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Lean On Me: Support from one another helped Kim and Wayne Simington through her acoustic neuroma and his traumatic brain injury.

Bolster, Mary

doi: 10.1097/01.NNN.0000511242.50563.29
Departments: Pictures of You

Wayne and Kim Simington supported each other through his traumatic brain injury and her acoustic neuroma.

For more about traumatic brain injury, go to For more about acoustic neuroma, go to



Kim, 59, had surgery for an acoustic neuroma (a benign brain tumor) in 2011. How did Wayne help with recovery?

Kim: Wayne cooked for me, helped me bathe, washed my hair, gave me my meds, helped me lie down and get up. He took me to every doctor's appointment and reminded me to rest. I was told to allow one week of recovery for every hour of surgery, so we knew it would be at least three months before I could function on my own.

Wayne: As part of her recovery we would walk a lot. Because her balance was still off she would often lean or fall against me. There we were, walking down the street, bumping into or leaning on each other. It was fun.

What else helped in Kim's recovery?

Kim: I read all the pamphlets from the Acoustic Neuroma Association. I wanted to know the bad things that could happen so I would know what to expect. I also practiced mindfulness-based meditation.

Wayne: Support groups helped, too.

Wayne, 68, had a bike accident in 2013 and sustained a traumatic brain injury. How did that happen?

Wayne: I was approaching a bridge and saw some loose gravel. The next thing I knew I was on the ground, up against the rail on the side of the road. Police arrived almost immediately, and I was transported to a hospital where I was diagnosed with a subdural hematoma — where blood collects between the skull and the surface of the brain. My right cheek bore the brunt of the fall, though, and I now have titanium plates and screws in that cheek. Kim says I still look pretty good, but she's biased.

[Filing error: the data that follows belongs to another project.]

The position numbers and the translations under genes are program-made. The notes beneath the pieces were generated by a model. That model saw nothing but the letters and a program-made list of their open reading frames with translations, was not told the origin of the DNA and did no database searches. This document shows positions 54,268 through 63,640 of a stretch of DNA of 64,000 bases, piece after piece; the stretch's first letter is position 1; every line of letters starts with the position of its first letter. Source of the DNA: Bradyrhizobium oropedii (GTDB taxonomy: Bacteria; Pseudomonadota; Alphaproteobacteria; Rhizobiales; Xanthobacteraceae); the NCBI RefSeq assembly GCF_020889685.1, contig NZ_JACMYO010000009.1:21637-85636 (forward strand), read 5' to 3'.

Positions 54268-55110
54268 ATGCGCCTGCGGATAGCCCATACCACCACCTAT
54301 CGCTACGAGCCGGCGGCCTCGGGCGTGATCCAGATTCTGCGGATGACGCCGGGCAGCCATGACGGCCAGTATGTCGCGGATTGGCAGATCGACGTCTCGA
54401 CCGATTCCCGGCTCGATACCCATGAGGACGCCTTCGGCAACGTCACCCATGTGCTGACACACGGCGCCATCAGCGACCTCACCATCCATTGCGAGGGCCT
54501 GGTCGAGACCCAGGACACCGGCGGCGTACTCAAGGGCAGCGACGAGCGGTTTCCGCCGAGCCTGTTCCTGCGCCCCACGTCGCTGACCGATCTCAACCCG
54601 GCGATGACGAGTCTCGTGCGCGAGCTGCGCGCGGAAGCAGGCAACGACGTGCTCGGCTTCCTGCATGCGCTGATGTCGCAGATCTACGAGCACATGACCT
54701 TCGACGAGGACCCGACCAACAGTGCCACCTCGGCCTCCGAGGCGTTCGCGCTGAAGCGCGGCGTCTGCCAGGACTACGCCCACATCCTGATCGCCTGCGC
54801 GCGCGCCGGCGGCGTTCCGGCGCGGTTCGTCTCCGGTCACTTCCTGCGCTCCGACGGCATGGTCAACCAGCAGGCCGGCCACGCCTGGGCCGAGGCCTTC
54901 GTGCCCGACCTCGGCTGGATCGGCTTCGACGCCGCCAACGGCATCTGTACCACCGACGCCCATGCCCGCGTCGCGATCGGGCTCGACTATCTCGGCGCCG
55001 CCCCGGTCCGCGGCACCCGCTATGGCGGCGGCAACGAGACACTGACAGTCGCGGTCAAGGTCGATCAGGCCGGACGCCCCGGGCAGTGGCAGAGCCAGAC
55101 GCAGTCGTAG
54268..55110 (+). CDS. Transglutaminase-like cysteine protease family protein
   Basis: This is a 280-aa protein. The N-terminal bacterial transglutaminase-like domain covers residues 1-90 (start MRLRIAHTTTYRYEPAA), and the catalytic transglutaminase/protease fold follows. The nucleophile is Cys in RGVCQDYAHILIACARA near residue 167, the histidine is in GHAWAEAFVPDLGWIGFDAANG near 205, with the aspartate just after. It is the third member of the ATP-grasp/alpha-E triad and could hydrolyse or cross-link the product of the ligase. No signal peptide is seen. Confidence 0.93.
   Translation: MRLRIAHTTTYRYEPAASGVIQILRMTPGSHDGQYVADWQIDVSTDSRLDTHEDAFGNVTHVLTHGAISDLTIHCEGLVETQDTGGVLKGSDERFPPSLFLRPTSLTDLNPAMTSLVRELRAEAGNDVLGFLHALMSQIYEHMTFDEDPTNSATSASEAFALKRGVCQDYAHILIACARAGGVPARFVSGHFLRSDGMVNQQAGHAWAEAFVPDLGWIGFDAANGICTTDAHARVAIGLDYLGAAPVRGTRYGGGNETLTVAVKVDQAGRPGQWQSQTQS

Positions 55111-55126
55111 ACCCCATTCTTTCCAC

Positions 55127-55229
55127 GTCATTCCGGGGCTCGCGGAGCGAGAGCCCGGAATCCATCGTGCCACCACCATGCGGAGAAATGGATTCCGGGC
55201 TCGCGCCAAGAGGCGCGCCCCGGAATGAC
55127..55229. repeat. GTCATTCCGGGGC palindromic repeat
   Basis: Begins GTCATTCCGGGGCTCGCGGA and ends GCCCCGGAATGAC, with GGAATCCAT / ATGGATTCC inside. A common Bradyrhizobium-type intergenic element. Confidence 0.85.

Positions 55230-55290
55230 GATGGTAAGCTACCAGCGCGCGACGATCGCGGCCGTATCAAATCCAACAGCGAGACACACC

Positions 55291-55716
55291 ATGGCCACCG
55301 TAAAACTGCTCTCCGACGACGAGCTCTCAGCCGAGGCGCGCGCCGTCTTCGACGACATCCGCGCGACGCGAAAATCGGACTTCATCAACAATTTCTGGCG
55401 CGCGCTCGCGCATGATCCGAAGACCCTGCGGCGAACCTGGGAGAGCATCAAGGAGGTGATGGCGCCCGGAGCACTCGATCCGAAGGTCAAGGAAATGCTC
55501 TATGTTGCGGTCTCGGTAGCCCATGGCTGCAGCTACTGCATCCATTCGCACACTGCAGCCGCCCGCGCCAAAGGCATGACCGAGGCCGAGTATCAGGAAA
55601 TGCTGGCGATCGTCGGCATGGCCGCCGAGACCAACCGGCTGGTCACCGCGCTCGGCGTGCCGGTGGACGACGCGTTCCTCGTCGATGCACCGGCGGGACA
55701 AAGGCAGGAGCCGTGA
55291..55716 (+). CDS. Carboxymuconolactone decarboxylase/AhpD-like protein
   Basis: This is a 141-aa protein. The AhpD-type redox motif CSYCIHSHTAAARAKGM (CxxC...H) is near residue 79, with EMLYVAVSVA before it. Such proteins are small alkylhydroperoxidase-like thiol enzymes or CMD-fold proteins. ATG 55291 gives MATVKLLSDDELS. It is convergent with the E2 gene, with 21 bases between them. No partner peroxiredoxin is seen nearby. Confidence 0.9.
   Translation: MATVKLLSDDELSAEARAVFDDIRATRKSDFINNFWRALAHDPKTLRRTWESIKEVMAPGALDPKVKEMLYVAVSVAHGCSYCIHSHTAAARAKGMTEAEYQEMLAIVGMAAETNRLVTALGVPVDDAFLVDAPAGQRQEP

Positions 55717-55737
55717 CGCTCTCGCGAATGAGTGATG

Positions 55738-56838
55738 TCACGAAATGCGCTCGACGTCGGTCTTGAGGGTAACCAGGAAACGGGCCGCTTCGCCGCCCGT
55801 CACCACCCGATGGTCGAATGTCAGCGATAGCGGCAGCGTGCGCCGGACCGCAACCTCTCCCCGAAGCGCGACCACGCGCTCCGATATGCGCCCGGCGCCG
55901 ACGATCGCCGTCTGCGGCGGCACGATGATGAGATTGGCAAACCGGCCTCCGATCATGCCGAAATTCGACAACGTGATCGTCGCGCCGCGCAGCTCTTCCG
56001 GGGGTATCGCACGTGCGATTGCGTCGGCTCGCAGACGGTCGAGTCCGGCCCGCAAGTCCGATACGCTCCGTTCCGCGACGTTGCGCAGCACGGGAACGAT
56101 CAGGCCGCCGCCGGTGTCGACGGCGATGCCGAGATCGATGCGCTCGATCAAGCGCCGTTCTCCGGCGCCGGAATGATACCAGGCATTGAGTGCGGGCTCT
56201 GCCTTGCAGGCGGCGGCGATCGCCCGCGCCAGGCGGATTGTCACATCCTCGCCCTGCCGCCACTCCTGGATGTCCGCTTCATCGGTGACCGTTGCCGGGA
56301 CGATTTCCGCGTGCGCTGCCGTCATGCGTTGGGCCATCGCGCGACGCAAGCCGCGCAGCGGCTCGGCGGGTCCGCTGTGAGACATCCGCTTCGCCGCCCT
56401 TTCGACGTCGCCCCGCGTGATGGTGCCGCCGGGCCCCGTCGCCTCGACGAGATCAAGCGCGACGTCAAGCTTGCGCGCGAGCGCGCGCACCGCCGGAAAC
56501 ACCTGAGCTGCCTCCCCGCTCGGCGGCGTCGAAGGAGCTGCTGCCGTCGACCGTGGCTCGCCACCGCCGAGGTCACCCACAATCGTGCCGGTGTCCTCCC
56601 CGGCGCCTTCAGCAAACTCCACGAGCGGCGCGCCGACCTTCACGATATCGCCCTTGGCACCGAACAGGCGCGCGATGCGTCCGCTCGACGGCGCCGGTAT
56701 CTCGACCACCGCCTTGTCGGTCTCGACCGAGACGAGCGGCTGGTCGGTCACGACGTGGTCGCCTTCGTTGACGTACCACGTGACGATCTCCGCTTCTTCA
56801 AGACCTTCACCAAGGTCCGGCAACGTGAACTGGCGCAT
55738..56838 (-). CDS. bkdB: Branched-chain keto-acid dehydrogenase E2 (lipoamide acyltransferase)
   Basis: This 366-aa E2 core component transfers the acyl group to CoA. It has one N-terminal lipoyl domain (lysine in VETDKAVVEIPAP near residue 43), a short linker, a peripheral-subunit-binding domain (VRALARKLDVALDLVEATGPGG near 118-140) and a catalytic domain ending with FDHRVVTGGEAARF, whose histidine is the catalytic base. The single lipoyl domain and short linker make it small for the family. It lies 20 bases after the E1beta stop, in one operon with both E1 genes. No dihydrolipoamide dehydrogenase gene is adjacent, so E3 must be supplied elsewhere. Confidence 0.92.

Kim: When I saw him in the hospital, he looked like ground beef. He still had gravel and dried blood on him. He needed stitches over his eyebrow. I just felt helpless.

Who is the better patient?

Kim: The morning after his accident, he was on the phone with work. I took the phone from him. I couldn't trust him to not work. Then, later that week, the day he was supposed to be released, he overdid it on some physical therapy and started shutting down and slurring his words. I was a mess and prayed he wouldn't be released. He had another MRI that revealed no change, but they kept him another day [just to be safe].

What has sustained you through these two health crises?

Wayne: Our love for one another and positive attitudes.

Kim: Remembering that every moment is important. Our experiences have definitely made us stronger.

© 2016 American Academy of Neurology